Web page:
Who's the best banking CEO in the business? While the answer to that question might be largely a matter of opinion, there are definite standouts in the sector -- three of whom receive an enthusiastic "thumbs-up" from these Motley Fool financial contributors.
Amanda Alix: Bank of America's (NYSE:BAC) Brian Moynihan is a leader who wasn't afraid to take the reins of a bloated behemoth in 2010 during one of the darkest times in banking history. Though he hasn't yet restored BofA to its former glory, Moynihan has worked tirelessly to wind down the legacy issues that have dogged the big bank over the past few years, namely problems in its mortgage segment and a pressing need for expense reduction.
The bank just reported quarterly earnings of $168 million, or a loss of $0.01 per share when considering preferred dividend payouts. That might not be great, but it's better than the $0.09 per share loss the Street had predicted. With the last of the big mortgage-related settlements in the rear-view mirror, analysts predict earnings will be free to rise, unfettered by legal expenses.
In addition, Moynihan's "Project New BAC" cost-cutting initiative has trimmed the bank's excessive girth by more than $60 billion, and has already reached its goal of saving $2 billion per quarter -- one quarter earlier than expected.
Recently, Moynihan has taken even firmer control of Bank of America by succeeding outgoing board of directors chairman Charles Holliday Jr. -- a sign, hopefully, that the dynamic CEO plans to stick around for a while longer.
Jordan Wathen: George Gleason is my favorite bank CEO. In 1979, at age 25, he bought a controlling interest in Bank of the Ozarks (NASDAQ:OZRK), and he has managed it with a lead foot on the growth pedal ever since.
What makes Gleason stand out is his ability to grow Bank of the Ozarks by acquisition. During the financial crisis, Bank of the Ozarks swallowed up several failed banks from the FDIC. It's a familiar strategy for Gleason, and a profitable one. When banks fail, the FDIC essentially hands them out for free to larger, better-run rivals. Bank of the Ozarks always seems to be first in line to swallow its failed competitors.
But Bank of the Ozarks doesn't have to shop from "scratch and dent" banks. Investors have graced the company with such a sky-high valuation to make almost any acquisition justifiable.
Even though the well of FDIC-assisted bank sales has run dry, Bank of the Ozarks is still in acquisition mode. But it isn't paying high prices. In 2014, it acquired two banks for 1.1 and 1.6 times tangible book value, with the majority paid for in Bank of the Ozarks stock. At the time, its shares were trading at prices more than two times higher than the banks it acquired, making the deals accretive to book value and earnings.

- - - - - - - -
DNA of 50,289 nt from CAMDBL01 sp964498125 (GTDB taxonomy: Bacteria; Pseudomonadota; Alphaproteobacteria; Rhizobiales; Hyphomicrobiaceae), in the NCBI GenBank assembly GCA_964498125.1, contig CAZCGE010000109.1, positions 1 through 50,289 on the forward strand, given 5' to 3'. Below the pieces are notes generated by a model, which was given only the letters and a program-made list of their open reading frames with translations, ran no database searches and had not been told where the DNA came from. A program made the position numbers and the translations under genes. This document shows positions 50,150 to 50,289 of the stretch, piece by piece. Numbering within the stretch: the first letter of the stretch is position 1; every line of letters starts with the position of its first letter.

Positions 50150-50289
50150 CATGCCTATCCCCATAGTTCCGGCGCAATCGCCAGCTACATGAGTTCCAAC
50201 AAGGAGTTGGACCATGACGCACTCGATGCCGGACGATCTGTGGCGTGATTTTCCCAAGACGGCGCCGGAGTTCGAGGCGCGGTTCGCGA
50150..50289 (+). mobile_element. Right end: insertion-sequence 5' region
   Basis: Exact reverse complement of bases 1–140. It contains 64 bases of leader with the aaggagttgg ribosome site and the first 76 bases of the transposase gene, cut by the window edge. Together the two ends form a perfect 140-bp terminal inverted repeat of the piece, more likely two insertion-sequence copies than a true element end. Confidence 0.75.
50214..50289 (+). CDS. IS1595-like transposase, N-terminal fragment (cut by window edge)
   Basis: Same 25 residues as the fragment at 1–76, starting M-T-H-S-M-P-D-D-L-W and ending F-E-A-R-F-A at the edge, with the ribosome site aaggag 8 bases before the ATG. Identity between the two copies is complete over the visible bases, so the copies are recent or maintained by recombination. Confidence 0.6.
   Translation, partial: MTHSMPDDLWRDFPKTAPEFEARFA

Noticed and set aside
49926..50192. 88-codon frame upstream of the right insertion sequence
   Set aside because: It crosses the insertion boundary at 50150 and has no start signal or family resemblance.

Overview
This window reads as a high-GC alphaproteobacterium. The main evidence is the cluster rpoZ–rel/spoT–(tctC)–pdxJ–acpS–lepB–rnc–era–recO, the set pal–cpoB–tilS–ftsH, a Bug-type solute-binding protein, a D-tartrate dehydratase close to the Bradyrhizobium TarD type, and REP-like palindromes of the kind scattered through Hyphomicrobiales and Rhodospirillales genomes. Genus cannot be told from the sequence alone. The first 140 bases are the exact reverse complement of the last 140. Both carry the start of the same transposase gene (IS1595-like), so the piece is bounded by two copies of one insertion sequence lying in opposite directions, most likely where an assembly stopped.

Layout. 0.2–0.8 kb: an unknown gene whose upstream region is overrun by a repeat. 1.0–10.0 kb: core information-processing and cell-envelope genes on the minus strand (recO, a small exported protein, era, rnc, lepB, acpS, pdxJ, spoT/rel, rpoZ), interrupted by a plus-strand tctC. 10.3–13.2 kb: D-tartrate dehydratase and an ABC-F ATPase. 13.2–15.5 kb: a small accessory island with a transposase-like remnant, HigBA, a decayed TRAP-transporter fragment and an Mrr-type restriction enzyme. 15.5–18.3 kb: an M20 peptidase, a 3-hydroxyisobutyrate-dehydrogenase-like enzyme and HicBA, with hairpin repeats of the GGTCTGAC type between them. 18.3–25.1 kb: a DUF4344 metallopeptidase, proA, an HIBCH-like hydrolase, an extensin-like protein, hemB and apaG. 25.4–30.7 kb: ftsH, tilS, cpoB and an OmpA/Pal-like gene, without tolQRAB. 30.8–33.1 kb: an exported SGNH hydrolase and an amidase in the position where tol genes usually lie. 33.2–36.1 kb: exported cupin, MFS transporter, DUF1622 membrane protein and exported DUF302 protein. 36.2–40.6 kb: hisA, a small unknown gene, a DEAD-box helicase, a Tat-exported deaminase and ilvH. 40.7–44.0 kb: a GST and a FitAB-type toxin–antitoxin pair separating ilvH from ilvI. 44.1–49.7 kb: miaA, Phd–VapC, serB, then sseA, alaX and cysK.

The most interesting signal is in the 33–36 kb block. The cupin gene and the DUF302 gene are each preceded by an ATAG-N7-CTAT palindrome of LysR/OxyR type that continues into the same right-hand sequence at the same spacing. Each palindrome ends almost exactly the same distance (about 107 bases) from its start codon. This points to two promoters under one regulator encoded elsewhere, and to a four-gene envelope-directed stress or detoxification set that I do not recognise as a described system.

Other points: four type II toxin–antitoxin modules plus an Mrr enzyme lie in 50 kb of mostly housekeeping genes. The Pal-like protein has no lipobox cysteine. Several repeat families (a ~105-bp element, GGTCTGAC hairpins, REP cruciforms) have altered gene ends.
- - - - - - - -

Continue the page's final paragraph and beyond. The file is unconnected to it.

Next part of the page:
In an industry in which so many companies overpay for acquisitions, Gleason's record stands out as one of the best.
Since being named CEO nearly 10 years ago, Dimon has steered JPMorgan through one of the most tumultuous decades in history for financial institutions, delivering a total return of 80% to shareholders, which narrowly trailed the S&P 500.
On the other hand, the three men atop Citigroup (NYSE:C) during that time -- Charles Prince, Vikram Pandit, and Michael Corbat -- saw that bank's value drop by nearly 90%.
Of course, the results of financial institutions with trillions of dollars on their balance sheets cannot be attributed to one person, but such dramatic differences reveal just how impressive Dimon's record is.
Don't just take my word for it. Warren Buffett, last fall after the announcement of JPMorgan's $13 billion settlement with the government, said that "this country is a lot better off because Jamie Dimon has been running JPMorgan."
When many questioned the pay Dimon received in January of this year following a difficult 2013, Buffett again wasn't shy. He told The Wall Street Journal that Dimon was "a bargain," adding, "If I owned J.P. Morgan Chase, he would be running it and he would be making more money than the directors are paying him ... if Jamie decides he wants to make more money, all he has to do is call me and I'd hire him at Berkshire."
JPMorgan employees are also positive on Dimon, whose approval rating on the popular employee website Glassdoor stands at 84%, above the 79% for John Stumpf at Wells Fargo, 75% for BofA's Moynihan, and 73% for Citigroup's Corbat.
Given all of that, selecting Dimon as one of the best CEOs in banking is an easy choice.
Amanda Alix has no position in any stocks mentioned. Jordan Wathen has no position in any stocks mentioned. Patrick Morris owns shares of Bank of America. The Motley Fool recommends Bank of America. The Motley Fool owns shares of Bank of America, Citigroup, and JPMorgan Chase. Try any of our Foolish newsletter services free for 30 days. We Fools may not all hold the same opinions, but we all believe that considering a diverse range of insights makes us better investors. The Motley Fool has a disclosure policy.